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A commercial vaccine for Barber’s pole worm – further development

Project start date: 31 December 2012
Project end date: 12 November 2013
Publication date: 15 January 2014
Project status: Completed
Livestock species: Sheep
Relevant regions: National
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The Barber's Pole worm, Haemonchus contortus, is an important gastrointestinal parasite of sheep and goats in Australia and overseas. Because the parasite prefers warm moist conditions, Haemonchosis is particularly common in the summer rainfall zone especially in North-Eastern NSW and Southern Qld, but the disease can occur sporadically in any State. Haemonchus is usually controlled by anthelmintic drugs, but strains resistant to these chemicals are common and widespread in endemic areas.

lternative methods for control are required. Vaccination could theoretically offer a solution, but no vaccines are currently registered for any gut dwelling worm parasite of any host.

The project to be described is the second part of a three-stage objective where the overall aim is to make an effective Barber's Pole worm vaccine commercially available for Australian sheep producers. This vaccine was developed at the Moredun Research Institute in Scotland following some 20 years work and will be manufactured by one of its subsidiaries, Wormvax Australia, at the Department of Food and Agriculture, Western Australia laboratory in Albany WA . The first part of the overall project was mainly concerned with obtaining a Good Manufacturing Practice licence for the vaccine and with determining vaccine efficacy for lambs in field trials. Most of the trials were done in New England, where Haemonchus is endemic and a serious problem.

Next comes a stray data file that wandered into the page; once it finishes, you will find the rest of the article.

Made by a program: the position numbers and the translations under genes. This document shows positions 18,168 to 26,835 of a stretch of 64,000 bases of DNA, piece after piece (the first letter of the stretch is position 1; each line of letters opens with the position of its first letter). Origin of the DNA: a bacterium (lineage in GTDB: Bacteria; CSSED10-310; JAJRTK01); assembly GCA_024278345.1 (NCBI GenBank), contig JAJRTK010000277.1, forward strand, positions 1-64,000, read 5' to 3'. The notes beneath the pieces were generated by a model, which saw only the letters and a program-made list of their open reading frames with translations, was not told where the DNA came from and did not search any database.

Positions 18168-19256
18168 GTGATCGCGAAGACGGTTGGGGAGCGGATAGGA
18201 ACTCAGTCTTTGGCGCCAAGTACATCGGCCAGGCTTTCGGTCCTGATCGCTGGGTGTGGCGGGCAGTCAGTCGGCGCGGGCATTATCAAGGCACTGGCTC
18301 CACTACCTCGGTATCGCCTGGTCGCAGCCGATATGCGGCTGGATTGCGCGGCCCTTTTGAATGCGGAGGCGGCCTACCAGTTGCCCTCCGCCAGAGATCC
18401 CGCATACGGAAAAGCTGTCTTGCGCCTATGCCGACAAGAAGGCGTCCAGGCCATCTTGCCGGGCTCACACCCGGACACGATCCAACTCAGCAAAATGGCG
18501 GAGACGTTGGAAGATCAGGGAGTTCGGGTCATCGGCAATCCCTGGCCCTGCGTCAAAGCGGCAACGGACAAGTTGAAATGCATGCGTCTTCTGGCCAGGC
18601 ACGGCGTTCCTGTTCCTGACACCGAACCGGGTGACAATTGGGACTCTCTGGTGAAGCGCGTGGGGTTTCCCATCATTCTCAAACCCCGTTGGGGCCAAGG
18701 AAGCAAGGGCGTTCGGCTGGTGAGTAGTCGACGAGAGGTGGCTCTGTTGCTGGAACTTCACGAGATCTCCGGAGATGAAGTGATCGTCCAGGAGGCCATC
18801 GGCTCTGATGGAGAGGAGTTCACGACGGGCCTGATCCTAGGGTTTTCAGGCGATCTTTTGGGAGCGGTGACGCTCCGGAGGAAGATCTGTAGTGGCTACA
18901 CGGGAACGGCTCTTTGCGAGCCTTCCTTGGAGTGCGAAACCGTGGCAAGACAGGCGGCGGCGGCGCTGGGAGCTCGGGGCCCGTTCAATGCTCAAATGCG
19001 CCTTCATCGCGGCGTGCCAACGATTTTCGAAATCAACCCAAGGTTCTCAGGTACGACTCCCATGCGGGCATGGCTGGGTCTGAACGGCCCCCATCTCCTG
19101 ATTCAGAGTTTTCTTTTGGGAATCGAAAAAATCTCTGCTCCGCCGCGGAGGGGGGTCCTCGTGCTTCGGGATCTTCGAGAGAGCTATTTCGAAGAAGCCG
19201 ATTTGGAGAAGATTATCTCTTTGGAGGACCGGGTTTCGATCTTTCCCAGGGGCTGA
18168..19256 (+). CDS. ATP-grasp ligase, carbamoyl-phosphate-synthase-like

The results were successful and culminated in the submission of a dossier to the Australian Pesticide and Veterinary Medicines Authority (APVMA) seeking permission to sell the vaccine as an aid to controlling Barber's Pole in lambs. This first part of the project will be complete when approval of the dossier has been granted. A decision is not expected until August 2014 after which this part of the project will be reported in full. The present project forms the second part of the overall objective and contains results which show that the vaccine affords an epidemiological benefit by reducing pasture contamination with infective worm larvae. In addition, it shows that the vaccine is effective in yearling sheep.

​As soon as possible after the current dossier has been approved, this information will be added to it so that its overall scope is broadened and strengthened. The third part of the project is currently still in the animal trial phase. Its main aim is to determine the ability of the vaccine to confer protection on ewes, both in terms of suppressing their increased susceptibility to infection around lambing and during lactation, an important source of infection for their lambs, but also during the high-risk period in late summer when deaths due to Barber's Pole worm are not uncommon in ewes. If these results are favourable, the data will also be added to the dossier.

herefore if all the trials are successful and approval of the extended dossier is obtained, farmers will be able to use the vaccine in lambs, yearlings and ewes. By these means it is hoped that Australian farmers will have a new tool to combat Barber's Pole worm across their entire flock.

More information

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Primary researcher: The Moredun Research Institute